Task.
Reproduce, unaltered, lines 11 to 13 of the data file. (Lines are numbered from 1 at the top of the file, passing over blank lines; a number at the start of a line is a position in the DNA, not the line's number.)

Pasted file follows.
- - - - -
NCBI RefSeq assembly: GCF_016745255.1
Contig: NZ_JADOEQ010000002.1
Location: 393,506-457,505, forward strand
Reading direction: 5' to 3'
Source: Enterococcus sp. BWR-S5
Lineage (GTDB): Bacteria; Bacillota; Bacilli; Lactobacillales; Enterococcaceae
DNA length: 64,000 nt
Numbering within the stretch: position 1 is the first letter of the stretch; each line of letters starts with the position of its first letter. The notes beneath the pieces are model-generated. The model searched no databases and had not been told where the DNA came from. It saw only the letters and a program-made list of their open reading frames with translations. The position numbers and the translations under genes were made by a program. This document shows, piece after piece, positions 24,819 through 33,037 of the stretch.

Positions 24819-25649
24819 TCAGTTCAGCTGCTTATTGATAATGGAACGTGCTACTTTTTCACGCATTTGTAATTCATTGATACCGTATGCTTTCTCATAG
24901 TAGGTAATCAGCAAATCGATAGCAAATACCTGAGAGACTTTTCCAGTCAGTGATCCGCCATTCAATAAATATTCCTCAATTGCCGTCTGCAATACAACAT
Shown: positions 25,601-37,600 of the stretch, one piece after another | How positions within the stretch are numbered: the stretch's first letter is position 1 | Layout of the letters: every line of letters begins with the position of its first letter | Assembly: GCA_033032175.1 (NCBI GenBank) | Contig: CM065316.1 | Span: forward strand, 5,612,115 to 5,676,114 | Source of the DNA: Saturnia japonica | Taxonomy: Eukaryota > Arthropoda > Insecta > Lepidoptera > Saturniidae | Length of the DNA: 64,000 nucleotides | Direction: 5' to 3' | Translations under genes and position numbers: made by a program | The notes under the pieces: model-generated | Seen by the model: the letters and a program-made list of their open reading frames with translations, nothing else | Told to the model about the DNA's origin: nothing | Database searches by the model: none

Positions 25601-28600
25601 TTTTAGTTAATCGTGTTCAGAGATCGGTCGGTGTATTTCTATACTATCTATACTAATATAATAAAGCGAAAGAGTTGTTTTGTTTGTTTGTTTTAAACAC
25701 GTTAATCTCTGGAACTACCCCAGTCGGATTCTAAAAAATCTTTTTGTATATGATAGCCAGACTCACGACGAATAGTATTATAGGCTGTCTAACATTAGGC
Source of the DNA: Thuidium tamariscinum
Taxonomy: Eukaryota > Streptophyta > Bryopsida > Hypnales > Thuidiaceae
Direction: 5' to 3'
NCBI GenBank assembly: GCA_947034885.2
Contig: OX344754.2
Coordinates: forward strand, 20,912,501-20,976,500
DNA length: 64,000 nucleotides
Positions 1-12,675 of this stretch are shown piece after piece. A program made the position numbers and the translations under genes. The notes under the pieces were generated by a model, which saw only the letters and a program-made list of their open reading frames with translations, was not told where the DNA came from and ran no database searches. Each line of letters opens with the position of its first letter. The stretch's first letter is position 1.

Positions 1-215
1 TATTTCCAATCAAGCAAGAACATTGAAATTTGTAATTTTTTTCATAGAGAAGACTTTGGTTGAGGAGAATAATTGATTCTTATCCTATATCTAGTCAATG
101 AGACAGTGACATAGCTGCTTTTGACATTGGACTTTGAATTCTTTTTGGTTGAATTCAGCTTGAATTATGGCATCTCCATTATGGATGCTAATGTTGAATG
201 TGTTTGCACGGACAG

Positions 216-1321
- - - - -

24901 TAGGTAATCAGCAAATCGATAGCAAATACCTGAGAGACTTTTCCAGTCAGTGATCCGCCATTCAATAAATATTCCTCAATTGCCGTCTGCAATACAACAT
Shown: positions 25,601-37,600 of the stretch, one piece after another | How positions within the stretch are numbered: the stretch's first letter is position 1 | Layout of the letters: every line of letters begins with the position of its first letter | Assembly: GCA_033032175.1 (NCBI GenBank) | Contig: CM065316.1 | Span: forward strand, 5,612,115 to 5,676,114 | Source of the DNA: Saturnia japonica | Taxonomy: Eukaryota > Arthropoda > Insecta > Lepidoptera > Saturniidae | Length of the DNA: 64,000 nucleotides | Direction: 5' to 3' | Translations under genes and position numbers: made by a program | The notes under the pieces: model-generated | Seen by the model: the letters and a program-made list of their open reading frames with translations, nothing else | Told to the model about the DNA's origin: nothing | Database searches by the model: none

Positions 25601-28600